Ethics of linkblogging and sharing what I know

by oneafrikan on March 22, 2005

There’s been a lot of talk lately on the blogosphere regards the “ethics” of linkblogging – Robert Scoble probably has the most widely known implementation of it, where he posts everything he finds interesting to his linkblog.  Some people talk about the ownership of content and why we shouldn’t post someone else’s content to our own site, while others talk about the benefits of sharing, collaboration and just plain getting hits to our websites through more links to them.

For me this is a complex issue, because while I realise that some sites have a business model behind their content and I respect that, other sites don’t.  But for the most part, each site owner “claims” copyright for the content on their site.  It’s kinda like a double edged sword, ‘cos no-one likes to piss anyone off, but at the same time everyone wants their content to be read.

My take on it revolves around where I am right now as a person.
I read a lot, fast, and more than your average Joe, on pretty much everything I can get my hands on.  Kinda like a sponge.
I’m a pretty fast typer. 
I am passionate about learning.  I’m also passionate about being up to date with what’s going on.
I’m largely self taught when it comes to tech.
I have a fast server that I pay for monthly and more importantly I have good infrastructure – laptop, WordPress, Newsgator, Technorati, PubSub, Feedster etc etc, which allows me to pick and choose what my inputs and outputs are, in a logical, structured way.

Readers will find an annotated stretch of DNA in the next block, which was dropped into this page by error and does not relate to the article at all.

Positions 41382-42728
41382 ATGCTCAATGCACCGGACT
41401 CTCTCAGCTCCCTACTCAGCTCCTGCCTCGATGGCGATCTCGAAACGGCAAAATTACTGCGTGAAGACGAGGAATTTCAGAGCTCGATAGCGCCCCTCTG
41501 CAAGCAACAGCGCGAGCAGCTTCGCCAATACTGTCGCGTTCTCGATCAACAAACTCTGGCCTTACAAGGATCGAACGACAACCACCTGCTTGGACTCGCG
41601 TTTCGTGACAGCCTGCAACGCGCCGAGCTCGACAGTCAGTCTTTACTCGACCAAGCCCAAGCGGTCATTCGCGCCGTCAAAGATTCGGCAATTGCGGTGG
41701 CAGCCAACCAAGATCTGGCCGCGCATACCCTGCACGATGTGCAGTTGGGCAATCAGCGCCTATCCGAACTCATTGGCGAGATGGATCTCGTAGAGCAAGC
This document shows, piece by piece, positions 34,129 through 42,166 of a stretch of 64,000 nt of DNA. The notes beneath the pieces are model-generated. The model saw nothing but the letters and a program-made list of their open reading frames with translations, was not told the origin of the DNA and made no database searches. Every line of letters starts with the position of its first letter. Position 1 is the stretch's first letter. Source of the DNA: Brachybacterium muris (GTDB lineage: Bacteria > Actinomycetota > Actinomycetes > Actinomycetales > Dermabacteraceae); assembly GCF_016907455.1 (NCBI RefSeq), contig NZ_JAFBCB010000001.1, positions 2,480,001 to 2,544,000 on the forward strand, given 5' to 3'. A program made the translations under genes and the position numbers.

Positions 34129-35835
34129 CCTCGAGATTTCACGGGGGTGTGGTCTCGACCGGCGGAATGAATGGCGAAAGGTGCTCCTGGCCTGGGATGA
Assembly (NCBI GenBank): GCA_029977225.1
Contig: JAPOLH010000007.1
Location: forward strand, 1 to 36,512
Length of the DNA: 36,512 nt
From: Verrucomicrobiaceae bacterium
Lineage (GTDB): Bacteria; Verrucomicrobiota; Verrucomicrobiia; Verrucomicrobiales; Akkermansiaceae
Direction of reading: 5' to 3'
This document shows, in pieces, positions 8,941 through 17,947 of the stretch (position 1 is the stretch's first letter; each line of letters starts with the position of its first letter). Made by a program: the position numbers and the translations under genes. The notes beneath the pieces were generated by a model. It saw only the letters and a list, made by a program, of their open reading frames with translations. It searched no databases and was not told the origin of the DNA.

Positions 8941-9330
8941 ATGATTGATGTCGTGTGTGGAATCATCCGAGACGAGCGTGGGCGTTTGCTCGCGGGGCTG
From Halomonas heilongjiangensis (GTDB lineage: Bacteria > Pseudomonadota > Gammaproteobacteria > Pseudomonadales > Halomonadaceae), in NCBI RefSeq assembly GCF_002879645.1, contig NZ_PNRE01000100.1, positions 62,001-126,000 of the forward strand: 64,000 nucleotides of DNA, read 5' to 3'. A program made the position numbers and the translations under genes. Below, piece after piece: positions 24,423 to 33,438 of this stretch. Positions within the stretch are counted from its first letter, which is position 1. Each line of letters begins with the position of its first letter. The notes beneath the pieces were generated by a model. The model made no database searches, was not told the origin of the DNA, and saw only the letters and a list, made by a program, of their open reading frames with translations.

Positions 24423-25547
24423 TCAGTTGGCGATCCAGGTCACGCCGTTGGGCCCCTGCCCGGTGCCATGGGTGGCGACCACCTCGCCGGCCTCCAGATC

I’m probably about 70% of the way to being as productive and efficient as I’d like to be – thanks to David Allen and GTD.  In, Process, Out.
I am even more passionate about sharing what I know and have learnt, and this is largely from having learnt everything I know from someone who was willing to impart their knowledge to me.

Bottom line is, I want to share, and I want to share everything I can – but I won’t do that if it causes too much pain for me.  I want a balanced life.  I don’t want to spend 18 hours a day in front of the PC.  So the question to you is, how do I balance my deepfelt desire to share, with my inherent personal and technological limitations?

In answering that, I’m going to say this:
You’re at my site already – something must interest you else you wouldn’t be here.  Since my site is really just an extension of who and what I am, as well as what I’m interested in, then surely you would want to gain access to whatever information I’m interested in? 

If you’re a site owner with a feed, do you really expect me to sit and type up “Here’s a cool site with cool content” every time I see something that catches my eye on your site (that’s what blogmarks are for – in a year, if your content is good, I may end up with multiple links that are the same, which are then redundant).  Fact is, I already do, when I’m in the browser.  But. I also spend most of my day in Outlook, and when I choose to, I view people’s content using their feeds, so why should I jump through the extra hoop of going to the browser to add something to my site for you and others to read?

So, I’ve found a way to share that isn’t as painful as it could be.
  1. I’m going to share non-commercial content, buy leveraging technology to make it easy for me to do so.
  2. I’m not going to share your content if you ask me not to.
  3. I’m not going to share stuff that I don’t find interesting.
  4. I reserve the right to change my opinions as I grow and develop.

One comment

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by linkblog » Blog Archive » Ethics of linkblogging on March 23, 2005 at 5:11 am. Reply #

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